The Court decided that relying only on issuance dates for post-URAA patents would have several shortcomings.  First, "the terms of such patents could be subject to significant gamesmanship during prosecution."  Id.  Specifically, the Court contemplated that "inventors could routinely orchestrate patent term extensions by (1) filing serial applications on obvious modifications of an invention, (2) claiming priority to different applications in each, and then (3) arranging for the application claiming the latest filing date to issue first," thus allowing inventors to obtain additional patent term while also exploring the value of an earlier priority date.  Id.  Second, the Court noted the possibility for significant yet arbitrary differences in patent term based on mere days' difference in patent issuance.  Using Gilead's patents as an example, the Court observed that if the '375 patent issued the day before the '483 patent, going strictly by issuance date would make the last twenty-two months of the '483 patent's term an improper patent term extension, but not if the '375 patent issued the day after the '483 patent.  In contrast, the Court concluded, "[p]ermitting any earlier expiring patent to serve as a double patenting reference for a patent subject to the URAA guarantees a stable benchmark that preserves the public's right to use the invention (and its obvious variants) that are claimed in a patent when that patent expires" and preserves the ability of inventors to use a terminal disclaimer of later-expiring patents to create one expiration date for their term of exclusivity.  Id. at 15.  Finally, the Court noted that looking to the expiration date was consistent with the PTO's guidance in MPEP § 804(I)(B)(1), which instructs that a terminal disclaimer is required for the later-filed (and thus later-expiring) of two pending applications.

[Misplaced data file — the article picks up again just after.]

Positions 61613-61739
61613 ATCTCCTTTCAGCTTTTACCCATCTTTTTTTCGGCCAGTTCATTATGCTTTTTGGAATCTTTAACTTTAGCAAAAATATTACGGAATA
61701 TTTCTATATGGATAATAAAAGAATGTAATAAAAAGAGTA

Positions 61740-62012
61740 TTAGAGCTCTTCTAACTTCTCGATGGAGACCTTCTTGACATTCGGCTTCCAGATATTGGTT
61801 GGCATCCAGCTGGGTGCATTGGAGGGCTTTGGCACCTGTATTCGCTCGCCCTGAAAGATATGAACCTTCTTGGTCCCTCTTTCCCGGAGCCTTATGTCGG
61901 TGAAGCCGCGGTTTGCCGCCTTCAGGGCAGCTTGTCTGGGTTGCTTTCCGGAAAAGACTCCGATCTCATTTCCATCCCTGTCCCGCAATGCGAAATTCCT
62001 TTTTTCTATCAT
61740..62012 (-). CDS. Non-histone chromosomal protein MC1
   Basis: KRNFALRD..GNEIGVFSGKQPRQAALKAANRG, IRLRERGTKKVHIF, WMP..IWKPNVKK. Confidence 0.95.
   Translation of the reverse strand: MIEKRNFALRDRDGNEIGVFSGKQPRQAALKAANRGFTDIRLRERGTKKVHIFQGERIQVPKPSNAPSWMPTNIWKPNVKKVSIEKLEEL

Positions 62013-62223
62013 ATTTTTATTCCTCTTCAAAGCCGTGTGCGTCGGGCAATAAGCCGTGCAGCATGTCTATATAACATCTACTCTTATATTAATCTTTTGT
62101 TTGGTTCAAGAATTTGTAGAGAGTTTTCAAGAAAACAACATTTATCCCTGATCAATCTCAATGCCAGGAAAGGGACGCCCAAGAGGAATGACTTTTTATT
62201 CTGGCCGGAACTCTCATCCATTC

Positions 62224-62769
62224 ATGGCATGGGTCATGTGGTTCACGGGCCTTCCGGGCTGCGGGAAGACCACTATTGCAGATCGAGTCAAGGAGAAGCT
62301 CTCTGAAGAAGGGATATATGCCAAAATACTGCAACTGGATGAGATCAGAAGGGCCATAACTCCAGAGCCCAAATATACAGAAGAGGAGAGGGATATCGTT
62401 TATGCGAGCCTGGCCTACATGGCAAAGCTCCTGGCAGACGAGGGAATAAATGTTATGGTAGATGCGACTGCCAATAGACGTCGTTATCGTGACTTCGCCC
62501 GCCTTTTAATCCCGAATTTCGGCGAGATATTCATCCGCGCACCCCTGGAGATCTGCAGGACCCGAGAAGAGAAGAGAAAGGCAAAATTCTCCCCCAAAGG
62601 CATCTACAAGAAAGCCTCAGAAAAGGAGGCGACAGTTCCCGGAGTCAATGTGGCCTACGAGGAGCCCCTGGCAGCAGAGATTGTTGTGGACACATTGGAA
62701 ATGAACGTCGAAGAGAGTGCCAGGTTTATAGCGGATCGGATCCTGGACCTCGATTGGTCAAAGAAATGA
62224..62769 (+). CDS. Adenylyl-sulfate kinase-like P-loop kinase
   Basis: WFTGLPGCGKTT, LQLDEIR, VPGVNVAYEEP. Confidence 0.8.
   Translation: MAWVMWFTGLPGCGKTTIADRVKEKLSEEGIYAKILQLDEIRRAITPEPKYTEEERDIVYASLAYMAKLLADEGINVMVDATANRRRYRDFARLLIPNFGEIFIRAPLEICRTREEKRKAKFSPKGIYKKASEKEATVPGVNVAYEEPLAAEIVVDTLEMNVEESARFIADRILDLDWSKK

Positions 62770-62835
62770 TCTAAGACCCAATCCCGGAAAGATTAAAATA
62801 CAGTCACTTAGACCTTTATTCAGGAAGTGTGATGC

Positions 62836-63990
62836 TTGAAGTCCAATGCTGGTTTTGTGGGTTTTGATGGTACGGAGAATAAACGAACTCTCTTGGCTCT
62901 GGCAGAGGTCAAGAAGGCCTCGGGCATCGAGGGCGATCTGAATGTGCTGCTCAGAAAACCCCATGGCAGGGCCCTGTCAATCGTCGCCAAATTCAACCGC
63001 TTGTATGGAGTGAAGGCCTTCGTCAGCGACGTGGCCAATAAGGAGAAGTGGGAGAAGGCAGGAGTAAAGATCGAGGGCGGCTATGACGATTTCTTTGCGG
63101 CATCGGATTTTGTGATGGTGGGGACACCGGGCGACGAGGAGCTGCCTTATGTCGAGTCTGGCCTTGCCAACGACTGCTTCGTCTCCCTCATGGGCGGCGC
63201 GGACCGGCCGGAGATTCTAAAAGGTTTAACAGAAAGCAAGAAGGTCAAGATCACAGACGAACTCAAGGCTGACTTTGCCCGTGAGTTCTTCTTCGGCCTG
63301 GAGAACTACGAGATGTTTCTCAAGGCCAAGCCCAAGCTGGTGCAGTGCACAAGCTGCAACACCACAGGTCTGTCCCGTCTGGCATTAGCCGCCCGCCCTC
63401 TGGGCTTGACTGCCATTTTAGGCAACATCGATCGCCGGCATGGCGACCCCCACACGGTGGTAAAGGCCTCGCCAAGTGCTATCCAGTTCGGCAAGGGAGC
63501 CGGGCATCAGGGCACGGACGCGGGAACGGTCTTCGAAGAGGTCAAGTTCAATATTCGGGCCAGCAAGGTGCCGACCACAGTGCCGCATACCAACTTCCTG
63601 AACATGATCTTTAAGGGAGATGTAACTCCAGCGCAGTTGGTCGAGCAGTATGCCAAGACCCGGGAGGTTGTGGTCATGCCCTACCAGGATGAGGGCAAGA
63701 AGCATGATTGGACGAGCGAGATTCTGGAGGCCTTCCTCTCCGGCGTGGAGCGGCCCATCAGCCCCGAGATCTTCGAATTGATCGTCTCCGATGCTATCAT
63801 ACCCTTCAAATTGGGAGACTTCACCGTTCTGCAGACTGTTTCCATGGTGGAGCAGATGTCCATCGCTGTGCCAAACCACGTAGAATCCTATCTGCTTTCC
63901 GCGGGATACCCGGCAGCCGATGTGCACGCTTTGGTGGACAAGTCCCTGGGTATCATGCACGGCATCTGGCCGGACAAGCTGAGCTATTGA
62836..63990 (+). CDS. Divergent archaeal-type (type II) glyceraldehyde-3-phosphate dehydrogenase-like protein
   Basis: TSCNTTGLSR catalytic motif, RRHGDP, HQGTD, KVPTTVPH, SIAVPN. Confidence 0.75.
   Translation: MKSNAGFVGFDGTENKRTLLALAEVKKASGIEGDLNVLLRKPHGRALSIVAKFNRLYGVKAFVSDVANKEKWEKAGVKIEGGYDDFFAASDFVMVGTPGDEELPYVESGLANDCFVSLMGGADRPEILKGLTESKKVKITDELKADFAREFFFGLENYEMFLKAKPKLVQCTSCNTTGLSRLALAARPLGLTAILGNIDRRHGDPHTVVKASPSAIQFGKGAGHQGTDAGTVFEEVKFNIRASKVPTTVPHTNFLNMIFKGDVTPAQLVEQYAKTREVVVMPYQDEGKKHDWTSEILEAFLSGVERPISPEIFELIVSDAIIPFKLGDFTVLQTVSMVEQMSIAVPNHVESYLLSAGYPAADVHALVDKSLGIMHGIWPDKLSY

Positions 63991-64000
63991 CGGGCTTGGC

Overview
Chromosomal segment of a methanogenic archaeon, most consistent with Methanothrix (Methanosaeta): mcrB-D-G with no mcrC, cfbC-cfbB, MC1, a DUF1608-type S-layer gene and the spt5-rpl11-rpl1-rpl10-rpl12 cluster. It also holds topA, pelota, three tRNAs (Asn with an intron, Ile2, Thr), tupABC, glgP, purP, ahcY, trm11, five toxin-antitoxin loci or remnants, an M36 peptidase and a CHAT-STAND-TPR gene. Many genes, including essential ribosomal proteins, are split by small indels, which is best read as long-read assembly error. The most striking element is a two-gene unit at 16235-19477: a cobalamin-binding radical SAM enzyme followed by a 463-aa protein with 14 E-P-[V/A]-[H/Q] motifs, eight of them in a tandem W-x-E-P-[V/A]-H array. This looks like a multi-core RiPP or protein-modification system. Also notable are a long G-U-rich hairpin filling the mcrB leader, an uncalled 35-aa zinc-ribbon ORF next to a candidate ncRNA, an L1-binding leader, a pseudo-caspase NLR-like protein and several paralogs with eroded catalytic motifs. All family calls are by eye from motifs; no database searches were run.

The Court therefore held that Gilead's earlier-expiring '375 patent could qualify as an obviousness-type double patenting reference for Gilead's later-expiring '483 patent.  Accordingly, the Court vacated the district court's SJ decision and remanded for further proceedings consistent with this opinion.

Judge Rader dissented.  According to Judge Rader, none of the policy concerns behind obviousness-type double patenting justified in this case the "new rule" crafted by the Court—that in the case of competing patents, the earliest expiration date governs the inquiry irrespective of filing or issue dates. 
Rader Dissent at 3, 4-5.  First, Judge Rader observed that this case did not raise the policy concern regarding subsequent extensions of patent term, since Gilead's subsequent '375 patent unquestionably did not extend the term of the earlier-issued '483 patent, noting that "if the '375 patent had never issued, Gilead would certainly be entitled to the '483 patent's 2016 expiration date."  Id. at 4.  Second, the case did not involve the potential for harassment by multiple assignees asserting essentially the same patented invention since the '375 patent was subject to a terminal disclaimer over the '483 patent and thus was only enforceable so long as both were commonly owned.  Judge Rader found the Court's reasoning not only unpersuasive, since under 35 U.S.C. § 154(b) Gilead followed the precise approved course—obtaining a longer patent term by subjecting the '483 patent to roughly ten months of intervening prior art—but also based on a flawed assumption that, upon expiration of a patent, the public obtained an absolute right to use the previously claimed subject matter.  Viewing the question through "the lens of judicial restraint," Judge Rader concluded that Gilead's conduct was not so manifestly unreasonable to warrant the Court's new judicially created exception to invalidate patents.  Id. at 6.

Judges: Rader (dissenting), Prost, Chen (author)

[Appealed from D.N.J., Judge Wigenton]

This article previously appeared in Last Month at the Federal Circuit, May 2014.

The content of this article is intended to provide a general guide to the subject matter. Specialist advice should be sought about your specific circumstances.